During the early days of the Reformation a newer view slipped in between Pelagianism and Augustinianism known as Covenant Theology. Covenant Theology suggested that the children of Christians grew up into a saving knowledge of Christ, entering their prime life as Christians. This approach was embraced in order to keep the children from eventually leaving and becoming Romanists. These children were baptized in infancy, acknowledging they were a part of the visible Church, the Kingdom of God on earth. There then followed an “age of discretion” (or an age of accountability) at which time children were required to make their own confession of personal conversion if they were to attain full communicant status.

As Protestantism came to its third and fourth generations, especially here in America, an increased number of adults could not qualify for communicant status. The parents did not perceive in their children what the first generation saw in their offspring. In fact, some of the children when reaching adulthood left the church altogether. Others who continued in the church without a profession still wanted their children to be baptized. To accommodate this enigma in their theological system these American Covenanters passed in 1662 what was known as the “Half-Way Covenant.” This concept became a part of Covenant Theology. Such a compromise brought great destruction to spirituality in the churches of New England.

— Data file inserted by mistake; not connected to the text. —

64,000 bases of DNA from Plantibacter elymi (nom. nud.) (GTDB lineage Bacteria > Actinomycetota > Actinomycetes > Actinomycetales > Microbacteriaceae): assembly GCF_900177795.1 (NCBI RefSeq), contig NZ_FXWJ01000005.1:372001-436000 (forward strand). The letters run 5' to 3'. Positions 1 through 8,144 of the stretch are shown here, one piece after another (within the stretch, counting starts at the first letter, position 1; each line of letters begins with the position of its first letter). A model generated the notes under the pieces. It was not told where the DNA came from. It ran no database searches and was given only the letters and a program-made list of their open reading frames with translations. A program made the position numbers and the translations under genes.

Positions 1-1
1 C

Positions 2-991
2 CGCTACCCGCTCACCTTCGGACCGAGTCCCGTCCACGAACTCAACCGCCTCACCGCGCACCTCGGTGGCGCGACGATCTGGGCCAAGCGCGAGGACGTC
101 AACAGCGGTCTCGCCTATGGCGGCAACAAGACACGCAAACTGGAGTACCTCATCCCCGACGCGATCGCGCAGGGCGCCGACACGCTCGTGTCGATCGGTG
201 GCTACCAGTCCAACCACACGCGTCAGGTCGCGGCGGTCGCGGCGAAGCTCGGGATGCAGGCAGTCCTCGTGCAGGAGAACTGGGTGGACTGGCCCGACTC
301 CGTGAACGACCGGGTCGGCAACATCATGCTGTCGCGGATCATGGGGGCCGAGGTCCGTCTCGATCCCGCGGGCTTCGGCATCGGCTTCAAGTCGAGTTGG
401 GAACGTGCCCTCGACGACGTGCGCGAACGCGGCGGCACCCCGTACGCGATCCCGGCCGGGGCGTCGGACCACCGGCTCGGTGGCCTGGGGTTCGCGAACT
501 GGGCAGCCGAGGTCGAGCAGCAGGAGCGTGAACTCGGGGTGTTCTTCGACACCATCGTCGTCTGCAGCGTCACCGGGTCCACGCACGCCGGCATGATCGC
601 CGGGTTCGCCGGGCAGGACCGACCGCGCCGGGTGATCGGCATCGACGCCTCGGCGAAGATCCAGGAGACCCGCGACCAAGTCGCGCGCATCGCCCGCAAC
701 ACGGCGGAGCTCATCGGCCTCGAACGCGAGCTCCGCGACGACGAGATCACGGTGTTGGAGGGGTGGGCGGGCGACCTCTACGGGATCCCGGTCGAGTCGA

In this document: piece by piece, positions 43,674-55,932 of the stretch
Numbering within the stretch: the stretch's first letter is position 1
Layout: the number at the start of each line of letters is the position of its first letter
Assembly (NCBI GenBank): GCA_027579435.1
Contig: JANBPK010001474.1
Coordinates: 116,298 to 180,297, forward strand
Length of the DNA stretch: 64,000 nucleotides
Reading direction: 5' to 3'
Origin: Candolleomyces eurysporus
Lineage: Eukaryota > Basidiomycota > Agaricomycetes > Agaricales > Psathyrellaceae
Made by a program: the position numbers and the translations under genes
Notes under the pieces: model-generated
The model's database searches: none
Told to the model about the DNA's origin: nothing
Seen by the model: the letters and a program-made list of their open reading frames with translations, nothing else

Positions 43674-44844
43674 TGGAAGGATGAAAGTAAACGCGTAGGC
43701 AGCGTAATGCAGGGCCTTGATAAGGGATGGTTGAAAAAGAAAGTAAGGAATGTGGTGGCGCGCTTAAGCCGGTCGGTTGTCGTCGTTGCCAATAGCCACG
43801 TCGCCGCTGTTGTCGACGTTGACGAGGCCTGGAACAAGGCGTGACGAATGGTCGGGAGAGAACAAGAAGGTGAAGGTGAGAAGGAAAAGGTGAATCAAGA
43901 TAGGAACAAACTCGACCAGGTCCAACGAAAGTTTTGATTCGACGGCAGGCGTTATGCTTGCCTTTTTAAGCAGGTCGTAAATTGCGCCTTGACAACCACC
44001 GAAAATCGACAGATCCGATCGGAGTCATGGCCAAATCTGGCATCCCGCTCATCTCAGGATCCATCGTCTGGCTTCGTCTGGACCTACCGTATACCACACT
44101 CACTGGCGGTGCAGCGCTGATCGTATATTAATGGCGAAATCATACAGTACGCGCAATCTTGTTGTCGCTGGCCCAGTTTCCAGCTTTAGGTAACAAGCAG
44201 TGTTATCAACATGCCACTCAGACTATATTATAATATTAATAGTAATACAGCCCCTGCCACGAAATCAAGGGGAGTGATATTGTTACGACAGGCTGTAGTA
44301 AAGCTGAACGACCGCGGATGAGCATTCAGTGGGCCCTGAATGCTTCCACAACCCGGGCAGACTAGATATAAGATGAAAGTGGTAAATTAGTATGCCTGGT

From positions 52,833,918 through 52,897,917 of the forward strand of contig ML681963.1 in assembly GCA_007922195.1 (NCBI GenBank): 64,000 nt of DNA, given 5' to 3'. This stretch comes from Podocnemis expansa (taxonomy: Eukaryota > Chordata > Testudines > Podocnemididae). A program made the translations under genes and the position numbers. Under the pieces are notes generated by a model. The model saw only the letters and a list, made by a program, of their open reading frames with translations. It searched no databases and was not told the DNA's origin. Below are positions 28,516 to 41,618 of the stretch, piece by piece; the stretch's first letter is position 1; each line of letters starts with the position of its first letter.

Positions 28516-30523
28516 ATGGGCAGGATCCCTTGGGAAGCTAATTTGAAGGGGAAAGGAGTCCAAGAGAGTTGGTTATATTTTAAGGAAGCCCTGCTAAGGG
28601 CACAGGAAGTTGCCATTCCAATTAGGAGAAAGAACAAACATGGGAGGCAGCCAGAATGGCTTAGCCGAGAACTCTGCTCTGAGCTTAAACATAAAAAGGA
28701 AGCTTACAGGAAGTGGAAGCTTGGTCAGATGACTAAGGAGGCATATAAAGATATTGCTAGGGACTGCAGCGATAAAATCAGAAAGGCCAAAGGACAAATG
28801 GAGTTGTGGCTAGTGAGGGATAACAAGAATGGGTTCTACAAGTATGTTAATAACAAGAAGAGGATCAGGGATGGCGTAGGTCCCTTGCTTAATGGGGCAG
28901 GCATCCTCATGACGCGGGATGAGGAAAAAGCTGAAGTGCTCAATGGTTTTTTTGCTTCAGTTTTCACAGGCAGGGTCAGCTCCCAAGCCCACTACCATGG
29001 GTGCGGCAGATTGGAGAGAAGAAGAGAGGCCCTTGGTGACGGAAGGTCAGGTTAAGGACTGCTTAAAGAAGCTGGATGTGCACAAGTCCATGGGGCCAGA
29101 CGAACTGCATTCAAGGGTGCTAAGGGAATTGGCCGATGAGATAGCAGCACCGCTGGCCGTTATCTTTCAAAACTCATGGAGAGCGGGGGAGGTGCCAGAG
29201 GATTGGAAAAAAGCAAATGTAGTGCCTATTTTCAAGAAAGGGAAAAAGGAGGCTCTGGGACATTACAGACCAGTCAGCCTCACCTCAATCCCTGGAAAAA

Solomon Stoddard of Northampton

In the providence of God, Solomon Stoddard (1643–1729) became the pastor at Northampton, Massachusetts. During his ministry he observed how the Half-Way Covenant was destroying the churches of New England. With prayerful burden before the Lord, he realized something needed to be done. His readings of past revivals drew him to the awakenings that came to Scotland in 1596 and later in 1625-30 at the parish of Stewarton. These brought hope to his heart that God could also work in his church and in New England.

Stoddard’s church at Northampton was started in 1661 under Rev. Eleazer Mather. After Stoddard came to assist, Mather died. Stoddard then married Mather’s widow and began a pastorate that lasted sixty years. He preached so strongly that people in the Connecticut Valley called him “Pope” Stoddard. But after God sent some five revivals to the area, the people grew to deeply love him.

Solomon Stoddard finally abandoned the Half-Way Covenant. He opened communion to any professing Christian, stating that only God knew who was truly regenerated. Another important change did not require new converts to have come from a Christian home. He believed that if a person were present for the communion and the preaching of the Word, he could be helped toward the moment when grace would enter his heart. He believed there were two stages for preparation: humiliation and contrition. These two stages would come, Stoddard believed, if one attended the church.

He told the ministers in the Connecticut Valley that they must preach against all the evil ways that they found in the people; if not, sin would increase among them. In addition, he declared that most people would hate such preaching at the outset because of its condemnation of their sins; however, after conversion they would greatly love the preacher.